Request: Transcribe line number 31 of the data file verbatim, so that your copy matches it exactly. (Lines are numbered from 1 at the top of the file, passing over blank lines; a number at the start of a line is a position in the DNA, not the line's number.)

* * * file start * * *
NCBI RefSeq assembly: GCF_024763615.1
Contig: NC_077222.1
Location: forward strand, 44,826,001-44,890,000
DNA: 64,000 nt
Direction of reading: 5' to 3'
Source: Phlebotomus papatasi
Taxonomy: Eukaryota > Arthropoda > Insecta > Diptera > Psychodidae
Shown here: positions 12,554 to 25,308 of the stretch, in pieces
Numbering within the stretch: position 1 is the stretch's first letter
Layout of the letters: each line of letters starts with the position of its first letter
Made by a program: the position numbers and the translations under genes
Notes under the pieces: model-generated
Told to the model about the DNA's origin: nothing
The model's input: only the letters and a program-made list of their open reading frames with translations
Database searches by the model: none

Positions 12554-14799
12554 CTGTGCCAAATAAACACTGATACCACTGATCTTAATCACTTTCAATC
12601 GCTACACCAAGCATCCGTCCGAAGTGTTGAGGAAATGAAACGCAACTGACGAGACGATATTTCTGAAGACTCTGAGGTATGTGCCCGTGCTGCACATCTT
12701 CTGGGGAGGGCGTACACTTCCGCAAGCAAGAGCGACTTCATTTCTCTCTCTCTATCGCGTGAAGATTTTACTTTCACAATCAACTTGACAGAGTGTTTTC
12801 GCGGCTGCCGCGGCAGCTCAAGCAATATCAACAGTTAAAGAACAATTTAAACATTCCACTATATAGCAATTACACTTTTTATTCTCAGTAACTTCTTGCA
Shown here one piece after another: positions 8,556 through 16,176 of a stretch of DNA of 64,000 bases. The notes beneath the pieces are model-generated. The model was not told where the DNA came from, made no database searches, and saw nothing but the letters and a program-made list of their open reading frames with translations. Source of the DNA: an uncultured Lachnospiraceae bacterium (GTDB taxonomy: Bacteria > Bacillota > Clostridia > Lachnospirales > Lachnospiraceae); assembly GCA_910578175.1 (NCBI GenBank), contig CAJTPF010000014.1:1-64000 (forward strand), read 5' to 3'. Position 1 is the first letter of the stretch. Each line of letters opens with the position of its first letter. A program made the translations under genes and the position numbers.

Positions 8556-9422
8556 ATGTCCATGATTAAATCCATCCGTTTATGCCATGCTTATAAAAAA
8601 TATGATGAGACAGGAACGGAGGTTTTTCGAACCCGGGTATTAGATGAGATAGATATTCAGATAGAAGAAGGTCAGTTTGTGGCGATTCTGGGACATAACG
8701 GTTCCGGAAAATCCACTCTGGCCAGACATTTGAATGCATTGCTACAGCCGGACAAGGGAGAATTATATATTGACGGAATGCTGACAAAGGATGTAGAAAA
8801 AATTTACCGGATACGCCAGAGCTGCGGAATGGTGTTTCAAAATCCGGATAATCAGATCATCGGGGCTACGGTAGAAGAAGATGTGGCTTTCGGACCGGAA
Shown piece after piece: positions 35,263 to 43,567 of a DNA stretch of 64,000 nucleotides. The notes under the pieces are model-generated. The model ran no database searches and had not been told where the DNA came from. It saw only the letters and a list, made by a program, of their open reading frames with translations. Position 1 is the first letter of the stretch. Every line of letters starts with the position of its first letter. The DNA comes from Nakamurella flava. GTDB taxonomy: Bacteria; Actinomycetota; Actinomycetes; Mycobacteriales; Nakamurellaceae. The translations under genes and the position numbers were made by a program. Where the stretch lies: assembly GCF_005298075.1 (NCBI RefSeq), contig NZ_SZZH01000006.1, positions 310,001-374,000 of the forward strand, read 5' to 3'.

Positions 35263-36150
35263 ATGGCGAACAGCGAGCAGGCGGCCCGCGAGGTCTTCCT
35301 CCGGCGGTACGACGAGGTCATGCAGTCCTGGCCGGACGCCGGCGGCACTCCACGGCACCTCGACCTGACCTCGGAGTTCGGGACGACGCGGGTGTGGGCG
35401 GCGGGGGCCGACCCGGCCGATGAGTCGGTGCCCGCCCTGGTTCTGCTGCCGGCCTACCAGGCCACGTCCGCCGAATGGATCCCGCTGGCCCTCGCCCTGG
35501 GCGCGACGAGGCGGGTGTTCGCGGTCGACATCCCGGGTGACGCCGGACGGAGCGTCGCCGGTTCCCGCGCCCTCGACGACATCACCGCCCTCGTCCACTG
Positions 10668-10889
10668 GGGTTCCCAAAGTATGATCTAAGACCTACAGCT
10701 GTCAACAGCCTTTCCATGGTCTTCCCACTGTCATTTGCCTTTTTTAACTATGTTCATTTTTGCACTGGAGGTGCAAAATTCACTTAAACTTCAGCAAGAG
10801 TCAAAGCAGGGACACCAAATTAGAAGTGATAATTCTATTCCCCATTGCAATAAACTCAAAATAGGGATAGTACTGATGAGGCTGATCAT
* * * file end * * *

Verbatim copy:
35401 GCGGGGGCCGACCCGGCCGATGAGTCGGTGCCCGCCCTGGTTCTGCTGCCGGCCTACCAGGCCACGTCCGCCGAATGGATCCCGCTGGCCCTCGCCCTGG